Restoring Home Ownership

Posted: January 12, 2012 in government, Neighborhoods, South Bend, Uncategorized, vision

[This is a series of blogs dealing with issues pertaining to condition of neighborhoods on the South Side of South Bend.  You can read the first post here.]

No one in South Bend grows up dreaming of living on Dubail Street.  They just don’t.  If you are on Dubail Street it is either because you have no other options, or you are 93 years old, have lived there for 68 years, and aren’t moving now.  Otherwise, if you could have left, you did.

You can call it “white flight,” “suburban exodus,” “movin’ on up” or whatever you want, but the reality is – people who can, are leaving neighborhoods that are in closer proximity to the center of the city and fleeing to the outskirts (churches frequently do the same thing).  They blame it on several things – increased crime, lower property values, underperforming schools, general blight, etc. – but in the end, it fosters within a neighborhood an increased level of fear and anxiety (more on this in another blog posting).  So, the first chance they get…they move out of the neighborhood.

And their home, more often than not, doesn’t get sold to another family looking for long-term residency, but to someone interested in rental properties.  And over decades of this trend, you have literally – blocks of homes that are now rental properties.  Home ownership is no longer the norm or expectation of these neighborhoods. [The city provides a map with listed residential ownership at this website].

And it is the loss of private home ownership that I believe is the GREATEST cause and factor in the deterioration of south side neighborhoods.

Quick story.  I, along with another member of the Living Stones Church, was in a meeting about a month ago with Pam Myers and Lory Timmer who work in the Community Development office of South Bend.  Pam shared a story of a conversation that happened just that week in her office.  She got a phone call from a woman in New Jersey who purchased, via internet, a few homes in South Bend.  She isn’t from South Bend, she’s never been here, she doesn’t know anything about South Bend nor the neighborhood and community in which she purchased these homes.  But she was calling to get “the money.”  She was apparently under the impression (probably from one of those late night infomercials teaching you the techniques of making millions through real estate) that if she bought foreclosed or abandoned properties that the city gave her money to rehab them so she could sell it for a profit.  After Pam Myers told her that wasn’t how it worked, wanting to unload the hassle she just purchased she attempted to “donate” the properties to the city.

I can’t help but wonder how often that sort of thing happens.  People who have no vested interest in our community, our neighborhoods, and or city who then purchase property in our neighborhoods hoping to turn a profit.  And when you are driven by profit, you aren’t concerned by the overall impact your house has on the neighborhood, you are only concerned with how much money you can make.  Thus, your property is typically in poor shape and full of issues.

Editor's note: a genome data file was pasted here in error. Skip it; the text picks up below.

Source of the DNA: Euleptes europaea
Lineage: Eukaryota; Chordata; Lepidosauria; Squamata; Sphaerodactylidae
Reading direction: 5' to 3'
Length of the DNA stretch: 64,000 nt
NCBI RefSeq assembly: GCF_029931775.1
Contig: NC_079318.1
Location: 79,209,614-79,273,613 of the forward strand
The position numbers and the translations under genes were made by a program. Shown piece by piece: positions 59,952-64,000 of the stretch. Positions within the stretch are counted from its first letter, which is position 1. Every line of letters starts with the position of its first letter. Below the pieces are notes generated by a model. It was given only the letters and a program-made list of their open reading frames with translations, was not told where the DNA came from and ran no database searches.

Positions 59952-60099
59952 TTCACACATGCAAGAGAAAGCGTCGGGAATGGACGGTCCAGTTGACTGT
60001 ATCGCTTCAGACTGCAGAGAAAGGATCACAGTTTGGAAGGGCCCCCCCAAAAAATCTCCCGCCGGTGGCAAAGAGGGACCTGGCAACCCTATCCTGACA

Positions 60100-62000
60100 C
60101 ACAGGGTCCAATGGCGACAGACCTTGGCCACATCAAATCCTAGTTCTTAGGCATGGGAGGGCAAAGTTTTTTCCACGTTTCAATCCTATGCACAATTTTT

And do you know who can afford to rent those kind of rental properties?  People who can’t really afford those rental properties.  An individual stuck in their economic situation signs the papers, puts up a modest deposit and then has housing for a few months never intending to pay the monthly rent.  The landlords then file eviction proceedings and the “renters” quickly move to another house in the exact same fashion.  Individuals in these neighborhoods are very transient.  Ask Monroe and Lincoln Primary Schools what the percentage of their students who begin the year with them actually finish.

The impact on a neighborhood is huge.  Renters who have no intention of staying long don’t care about their property.  They don’t care about their yard, they don’t care about their neighborhood.  And why should they?  They have no ownership in it.  And the real “owners” most likely don’t live here, or live elsewhere and are only concerned about a profit coming out of Dubail Street.

If you want to resurrect and change these neighborhoods, it can’t be by just demolishing abandoned homes.  It can’t be by putting in new sidewalks and lights.  It can’t be by sprucing up a nearby park.  It can’t happen through “curb appeal” projects and funding.  It won’t happen by a well-intended non-profit groups buying up all of the homes.  I’m more or less for all (or at least some) of these investments.  But ultimately, if you are going to resurrect a declining neighborhood it has to be by RESTORING HOME OWNERSHIP in that neighborhood.  (more on this to follow)

Possible resource from Diana Hess of the Neighborhood Resources Corporation:

Homeownership from Start to FinishJanuary 16, 9:30 – 11:30 a.m., Century Center Recital Hall, If you want to know the best way to become a homeowner, this program is for you.  Local experts will share how to finance a home, find the neighborhood that is right for you, and how you can keep your home during difficult times.  9:30 – The American Dream, Amanda Walker, GreenPath Debt Solutions; 10:00 – Financing the Cream, Kelly Suddarth, KeyBank Loan officer; 10:30 – Keeping the Dream Alive: Surviving Foreclosure”, Judith Fox, Associate Clinical Professor of Law, Notre Dame Law School and Legal Aid Clinic.  Moderators: Stephanie Ball, director of home ownership, South Bend Heritage Foundation and Tasha Reed Outlaw, attorney at law, TRO Law Group.


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